Mary Frances Hooks, Cattle hauler
CB Handle: Christmas
“I’m originally from Detroit, Michigan. I’ve lived pretty much all over the country. I’ve lived in Texas, Florida, Alabama, Kentucky. All over. My handle is pretty simple. I was born Christmas Eve and was named Mary.”
LHP: How did you get into trucking?
Christmas: “I fell in love with it when I was a little girl. My stepfather, he had a couple Diamond Reo cabovers. Hauled grain and potatoes around Michigan…. I was in awe of the way people treated him — the way he was respected and looked up to. I wanted that. If I didn’t get to go with him because of school or whatnot, I’d throw a fit ’til I slept in the truck out in the driveway [laughs].”
LHP: How did you get into hauling cattle?
Christmas: “‘Cause they told me I couldn’t [laughs]. Seriously, I was told, ‘You’re a woman by yourself. Nobody’s gonna’ load you. You know. Nobody’s gonna hire you. Blah, blah, blah. I’m still doing it 26 years later, and most of them that said that have been out of the business for a long time. To tell you the truth I was scared sh**less [laughs]. I had no clue what I was up against. I just knew I was told I couldn’t do it, and I was gonna prove ’em wrong…. I was gonna do it.
“I still haul for some of the same people … who remember me from 20, 25 years ago. Back then you could buffalo your way in and out of stuff a heck of a lot easier than you can today [laughs]. Back in ’93, ’94, I was still pulling a chicken wagon…. When I walked into Ross Donahue’s office at D and D Cattle out of Speerman, Texas, I was five foot eight and I weighed about 125 pounds. Ross didn’t even want to admit he was Ross when I first walked in the door. It was a deer-in-the-headlight look. But some of his drivers, and people who were leased on, said ‘Put her in a truck, Ross.’ That was the first job I ever had hauling cattle. I had a brown flattop with a four-and-a-quarter Cat and a 15 over. I learned a lot from a lot of people over the years. A lot. There’s people out there in Texas …, most of them gone today, [who] are credited for whom and what I’ve become today. Without them, I never would have made it.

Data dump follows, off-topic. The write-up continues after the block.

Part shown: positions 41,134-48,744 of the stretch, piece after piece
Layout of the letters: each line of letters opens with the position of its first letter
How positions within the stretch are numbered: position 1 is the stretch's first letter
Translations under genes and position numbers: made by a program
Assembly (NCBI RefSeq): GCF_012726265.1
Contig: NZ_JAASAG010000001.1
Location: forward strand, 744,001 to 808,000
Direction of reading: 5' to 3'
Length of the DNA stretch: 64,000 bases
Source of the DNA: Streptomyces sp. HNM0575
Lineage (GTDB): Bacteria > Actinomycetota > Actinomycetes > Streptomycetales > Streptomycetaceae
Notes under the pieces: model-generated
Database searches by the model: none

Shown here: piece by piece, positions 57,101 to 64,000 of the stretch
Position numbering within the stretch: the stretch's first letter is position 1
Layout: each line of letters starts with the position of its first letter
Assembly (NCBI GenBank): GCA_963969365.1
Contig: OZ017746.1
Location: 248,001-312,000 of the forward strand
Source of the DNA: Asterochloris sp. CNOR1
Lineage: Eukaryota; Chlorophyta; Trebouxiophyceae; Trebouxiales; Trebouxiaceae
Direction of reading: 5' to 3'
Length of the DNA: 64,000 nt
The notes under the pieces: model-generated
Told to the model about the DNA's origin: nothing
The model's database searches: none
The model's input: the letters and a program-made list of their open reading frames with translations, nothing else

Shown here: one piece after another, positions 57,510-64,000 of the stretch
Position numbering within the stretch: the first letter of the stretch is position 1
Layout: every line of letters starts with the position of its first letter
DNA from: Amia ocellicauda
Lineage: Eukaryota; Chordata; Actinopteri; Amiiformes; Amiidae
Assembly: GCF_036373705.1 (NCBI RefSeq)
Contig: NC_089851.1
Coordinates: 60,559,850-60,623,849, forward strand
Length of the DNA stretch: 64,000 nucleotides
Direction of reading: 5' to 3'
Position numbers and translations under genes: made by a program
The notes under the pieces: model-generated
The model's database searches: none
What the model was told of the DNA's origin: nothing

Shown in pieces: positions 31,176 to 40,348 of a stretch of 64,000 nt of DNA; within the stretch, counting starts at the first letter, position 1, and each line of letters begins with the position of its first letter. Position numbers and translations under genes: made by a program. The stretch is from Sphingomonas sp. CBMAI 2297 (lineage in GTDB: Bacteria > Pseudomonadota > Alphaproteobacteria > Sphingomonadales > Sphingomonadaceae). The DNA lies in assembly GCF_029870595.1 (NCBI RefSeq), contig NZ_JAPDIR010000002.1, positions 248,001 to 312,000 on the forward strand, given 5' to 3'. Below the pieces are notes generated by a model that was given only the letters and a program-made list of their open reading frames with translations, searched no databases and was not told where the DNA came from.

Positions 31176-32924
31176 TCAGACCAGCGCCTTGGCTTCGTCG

“This man I pull for now, Mike Hatcher, I’ve been with him for seven years. Lola over there, the little black thing, was bought specifically for me. Mike ordered it…. It’s a glider kit. The company put it together by my specs. My choice of everything. It was bought straight for me. It’s a 2014 black flattop . It’s got the 6nz 550 Cat in it. 3:36 rear ends with an 18. It’s 290-inch wheel base. The computer will tell you she’s spec’d out at 126. I haven’t quite had it that fast. It’s a long cool drink of of water, I promise you. She’s all lit up green underneath at night. Her name is Lola because she walks like a woman and talks like a man. From the turbo to the mitre, she’s straight. There’s no resonator, no nothin’ — seven-inch straights. She talks just like a man. She’s got that bark, I promise. [Laughs]
“I pull a 53-foot Merritt Gold Line, 102 tandem axle, with only an 18-inch step under it. I have trouble getting in and out of places, but one of the buyers said, ‘Yeah, you may have trouble [getting in and out of places], but just think of how good you’ll look going down the road.’ [Laughs]
“I’ve been with a few companies over the years. I’ve been out of the industry several times, too. I’ve quit and said I’m not going back. I quit one time for about four and a half years, and … right back in the cow truck. My ego won’t let me get away from cattle. I can’t picture myself pulling any other wagon down the road. It’s who I am, bottom line. You seen the sign on the back of my wagon didn’t you?”